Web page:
Today a friend of mine showed me a website design he was working on to get feedback on the design and the idea. It was a site to help people learn Reason, a popular software tool for music production. I told him I liked the idea and pointed out some of his design decisions I particularly liked. After I thought about it, I realized it would really get him ahead if he used a blogging tool like WordPress instead of doing this site from scratch with HTML and built the site on top of that. So I told him he should do this design as a WordPress theme. His response via IM:
eh i could
but its actually for class
What does that mean? It means he would, but this is just a class assignment. I asked him if he really wanted to make this site, and he said definitely. All of a sudden I remembered so many class projects that I was really excited about either because it really interested me or because it allowed me to do it around something that really interested me. The thing about all those projects was that I was never satisfied with how they turned out, but because it was a class project made that okay.
In fact, if I took the opportunity to take something I was doing outside of class and do it as a class project, that would almost certainly kill the project.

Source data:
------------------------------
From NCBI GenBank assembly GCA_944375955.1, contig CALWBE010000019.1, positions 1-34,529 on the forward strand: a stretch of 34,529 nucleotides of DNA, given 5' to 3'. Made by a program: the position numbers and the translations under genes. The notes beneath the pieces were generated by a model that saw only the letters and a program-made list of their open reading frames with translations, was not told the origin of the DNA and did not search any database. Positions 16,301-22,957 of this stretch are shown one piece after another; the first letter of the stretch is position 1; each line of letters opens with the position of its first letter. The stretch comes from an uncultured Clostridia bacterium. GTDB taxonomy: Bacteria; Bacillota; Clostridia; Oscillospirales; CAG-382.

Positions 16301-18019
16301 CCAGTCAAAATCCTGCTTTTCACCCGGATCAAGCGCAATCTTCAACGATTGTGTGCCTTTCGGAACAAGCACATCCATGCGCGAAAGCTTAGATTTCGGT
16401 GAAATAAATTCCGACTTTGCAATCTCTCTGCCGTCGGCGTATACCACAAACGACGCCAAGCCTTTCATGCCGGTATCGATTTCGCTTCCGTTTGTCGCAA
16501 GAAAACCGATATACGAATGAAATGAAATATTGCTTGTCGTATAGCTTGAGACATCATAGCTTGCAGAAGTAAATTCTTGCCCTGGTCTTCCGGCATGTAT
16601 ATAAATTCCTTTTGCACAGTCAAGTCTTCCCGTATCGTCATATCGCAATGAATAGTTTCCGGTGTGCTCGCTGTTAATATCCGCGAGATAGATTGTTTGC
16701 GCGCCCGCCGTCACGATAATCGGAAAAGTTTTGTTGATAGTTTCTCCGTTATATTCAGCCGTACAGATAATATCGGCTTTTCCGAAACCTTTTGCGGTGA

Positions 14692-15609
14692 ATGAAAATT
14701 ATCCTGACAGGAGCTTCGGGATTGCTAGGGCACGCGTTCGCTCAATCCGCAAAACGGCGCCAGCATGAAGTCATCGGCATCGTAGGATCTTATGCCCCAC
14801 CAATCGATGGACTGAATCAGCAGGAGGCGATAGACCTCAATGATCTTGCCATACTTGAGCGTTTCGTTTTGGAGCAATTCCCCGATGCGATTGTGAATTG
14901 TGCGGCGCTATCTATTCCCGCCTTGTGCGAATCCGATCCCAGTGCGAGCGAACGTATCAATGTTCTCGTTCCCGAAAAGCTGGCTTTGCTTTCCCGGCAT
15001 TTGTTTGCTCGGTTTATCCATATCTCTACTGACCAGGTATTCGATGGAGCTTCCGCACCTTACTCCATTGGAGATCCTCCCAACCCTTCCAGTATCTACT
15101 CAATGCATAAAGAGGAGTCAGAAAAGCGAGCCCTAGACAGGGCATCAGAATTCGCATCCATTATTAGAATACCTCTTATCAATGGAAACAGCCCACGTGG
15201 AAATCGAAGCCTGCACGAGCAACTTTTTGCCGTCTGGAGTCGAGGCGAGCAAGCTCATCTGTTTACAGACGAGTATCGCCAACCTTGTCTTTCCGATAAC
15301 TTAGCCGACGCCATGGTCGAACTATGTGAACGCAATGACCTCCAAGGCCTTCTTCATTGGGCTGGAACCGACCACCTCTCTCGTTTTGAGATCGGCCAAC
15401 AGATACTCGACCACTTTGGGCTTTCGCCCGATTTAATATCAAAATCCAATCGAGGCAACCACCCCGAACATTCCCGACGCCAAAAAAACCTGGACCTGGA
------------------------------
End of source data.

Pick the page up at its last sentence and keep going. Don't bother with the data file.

I hated that dynamic of school. You only really have time to do things for class, but the things you do are never enough of what you would really want to do if it wasn’t for class. Then because it’s for class, you don’t really want to treat it like it was something you really wanted to do. Instead it’s reduced to what most schoolwork is: busywork.
Instead of making it a WordPress theme and getting his site started, my friend made a very sane rationalization that it would be more work and more to learn than it would be worth as a school project.
Greatness is not encouraged in school because greatness is relative, and that’s very hard to industrialize. You generally get the lowest common denominator. Not all schools suffer from this, it’s mostly K-12, but even many colleges suffer from this and they used to be the hope after K-12.
Compare this to what some of the educators are doing that use systems thinking as a foundation. I saw a talk by Jay Forrestor that mentioned how some K-12 classes are daring to do things that nobody else is. One example was a class that was redesigning the population policy of China, and they actually engaged the Chinese government to get real data to work with on this real problem. It was a thrilling experience for the kids to actually engage a foreign government to work on something real. In that context it would be a bit harder to look at it as “just a class assignment.”